I think you mean well, Mr. Mearls; I just think you need to think before you Twitter...

yours,

Jeff Berry, aka Chirine ba Kal.


Monday, February 19, 2018

Bad News, Middling News, and Good News - The Weekly Update - Monday, February 19th, 2018





Last week was not what I'd call a good one, and so this update is more housekeeping then anything else. I'll be back later this week with more entertaining posts, but this one is going to be a little introspective.

Got the news that mid-week an old friend died suddenly; we'd managed to reconnect recently, and it was a shock for all of us in the old gaming group to hear of his passing. He'd complained of chest pains that he'd thought were heartburn; it seems it was a massive coronary.

On the other hand, another old friend got through his heart surgery, to fix a valve. He's tired, and lethargic, but he's still with us.

My co-worker who's been sick with the flu for the past two weeks and out of work is back, and we're doing our best to look after him as best we can.

The van failed to start tonight, so we're in the lifeboat / bug for now. Which is why we bought it, after all.

No, I did not go to the local game convention, Con of the North. Instead, I had a lovely Saturday with old friends, who also didn't go to the convention, and a just as lovely Sunday with my brother and nephew who did.

By the by, I do recommend both Con of the North, here locally, and U-Con in Michigan; both are good, solid, well-run conventions, and both feature wonderful tracks of programming and gaming devoted to Tekumel run by long-time fans of Phil's creation.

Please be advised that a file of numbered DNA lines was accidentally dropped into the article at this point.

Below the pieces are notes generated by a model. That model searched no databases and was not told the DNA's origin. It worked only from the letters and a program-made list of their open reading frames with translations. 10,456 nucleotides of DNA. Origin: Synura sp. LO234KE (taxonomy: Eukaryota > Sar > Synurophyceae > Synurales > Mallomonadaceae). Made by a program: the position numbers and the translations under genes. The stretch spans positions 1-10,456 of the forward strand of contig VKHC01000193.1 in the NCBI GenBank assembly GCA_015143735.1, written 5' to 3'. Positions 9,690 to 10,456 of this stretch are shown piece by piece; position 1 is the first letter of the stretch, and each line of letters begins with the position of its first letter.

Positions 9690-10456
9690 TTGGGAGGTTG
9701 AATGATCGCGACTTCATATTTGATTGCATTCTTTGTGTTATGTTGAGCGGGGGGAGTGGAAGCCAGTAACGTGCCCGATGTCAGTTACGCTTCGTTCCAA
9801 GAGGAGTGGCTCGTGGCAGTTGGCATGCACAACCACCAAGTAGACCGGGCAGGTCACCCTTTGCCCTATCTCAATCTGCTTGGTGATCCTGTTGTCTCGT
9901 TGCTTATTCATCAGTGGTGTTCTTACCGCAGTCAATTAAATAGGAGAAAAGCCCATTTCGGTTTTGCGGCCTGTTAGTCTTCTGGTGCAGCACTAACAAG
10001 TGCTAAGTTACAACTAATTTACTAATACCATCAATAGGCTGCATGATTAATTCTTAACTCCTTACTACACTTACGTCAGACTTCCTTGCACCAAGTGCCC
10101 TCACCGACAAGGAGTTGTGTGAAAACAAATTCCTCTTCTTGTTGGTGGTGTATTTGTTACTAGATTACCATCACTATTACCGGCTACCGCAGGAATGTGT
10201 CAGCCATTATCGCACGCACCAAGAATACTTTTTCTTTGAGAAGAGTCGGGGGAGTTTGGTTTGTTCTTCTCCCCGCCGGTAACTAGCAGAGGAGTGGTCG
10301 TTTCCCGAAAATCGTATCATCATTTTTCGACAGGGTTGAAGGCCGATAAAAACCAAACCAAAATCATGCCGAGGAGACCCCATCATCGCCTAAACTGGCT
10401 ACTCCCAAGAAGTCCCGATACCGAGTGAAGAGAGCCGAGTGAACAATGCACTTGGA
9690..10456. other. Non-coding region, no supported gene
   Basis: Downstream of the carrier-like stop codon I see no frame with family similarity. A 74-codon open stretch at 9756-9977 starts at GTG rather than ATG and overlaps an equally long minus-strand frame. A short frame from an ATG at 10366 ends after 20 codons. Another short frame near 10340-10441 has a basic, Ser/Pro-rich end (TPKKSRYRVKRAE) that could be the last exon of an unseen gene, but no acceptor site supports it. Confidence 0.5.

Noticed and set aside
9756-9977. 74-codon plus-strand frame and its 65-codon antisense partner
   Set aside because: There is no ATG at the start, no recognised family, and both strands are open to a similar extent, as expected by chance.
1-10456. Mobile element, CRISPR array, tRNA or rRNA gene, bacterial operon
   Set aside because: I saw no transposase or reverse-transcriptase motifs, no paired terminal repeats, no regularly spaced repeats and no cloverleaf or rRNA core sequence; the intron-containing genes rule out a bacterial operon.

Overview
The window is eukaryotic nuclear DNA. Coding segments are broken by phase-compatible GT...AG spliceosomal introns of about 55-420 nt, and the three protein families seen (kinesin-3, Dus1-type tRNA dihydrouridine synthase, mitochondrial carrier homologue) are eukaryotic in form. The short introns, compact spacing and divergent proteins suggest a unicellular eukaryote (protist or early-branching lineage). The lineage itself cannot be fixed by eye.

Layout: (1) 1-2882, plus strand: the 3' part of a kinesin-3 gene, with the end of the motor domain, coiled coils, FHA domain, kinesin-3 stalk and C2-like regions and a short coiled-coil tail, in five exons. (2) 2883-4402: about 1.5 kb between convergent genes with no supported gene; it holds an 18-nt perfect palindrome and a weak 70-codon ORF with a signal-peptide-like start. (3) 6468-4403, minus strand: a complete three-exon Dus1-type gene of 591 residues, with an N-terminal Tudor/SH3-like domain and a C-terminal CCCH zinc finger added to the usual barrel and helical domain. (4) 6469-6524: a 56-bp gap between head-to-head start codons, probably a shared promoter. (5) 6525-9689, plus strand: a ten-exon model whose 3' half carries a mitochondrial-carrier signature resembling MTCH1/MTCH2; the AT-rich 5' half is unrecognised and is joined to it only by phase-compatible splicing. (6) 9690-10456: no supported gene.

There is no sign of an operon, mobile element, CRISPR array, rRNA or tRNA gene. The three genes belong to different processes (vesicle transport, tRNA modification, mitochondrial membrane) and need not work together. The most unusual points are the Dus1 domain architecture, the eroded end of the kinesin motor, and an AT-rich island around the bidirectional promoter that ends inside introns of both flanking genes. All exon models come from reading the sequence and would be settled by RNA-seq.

"So," I hear you ask, "why don't you go?" Pretty simply, the logistics. My style of gaming uses up a lot of room and time at the convention, and is a lot of energy and stamina to put on. Neither really fits into the way modern gaming works, and both sets of organizers do a wonderful job of presenting Tekumel in a gaming context that works for modern gamers. So, I suggest going to them; they are worth it.

I will be back the end of the week wth more photos of my miniatures; real-life is getting in the way, and I hope to get back in the groove shortly...

Sunday, February 11, 2018

The Lifeboat, The Ship, And Some Stuff Got Done - The Weekly Update - Sunday, February 11th, 2018

The Lifeboat

The Ship

It's been a long week, with people being sick at work and me having to cover, but we're starting off a new week pretty nicely; the VW is here, and will go off to the garage to be checked out and a tire fixed. The poor old van is finally back, after a two-week stay at the garage to finally get the issues with it starting resolved. One new radiator, one new ignition coil,  one new distributor cap and rotor, and what may have been the root cause of the problem a new 'crank sensor'. The van now starts first time, every time, which is not bad for a vehicle with 338,100 miles on the clock. I'm also $1,200 poorer, but at least the problem is fixed. (I hope.)

In other news, I've been able to get some time to slap some paint on the new Dark Fable 'Anubis' figures, and I'll have photos up shortly; I've just run out of time, this weekend. I think they look better then the photos on the campaign might indicate, but that may be just my old-fashioned tastes in figures.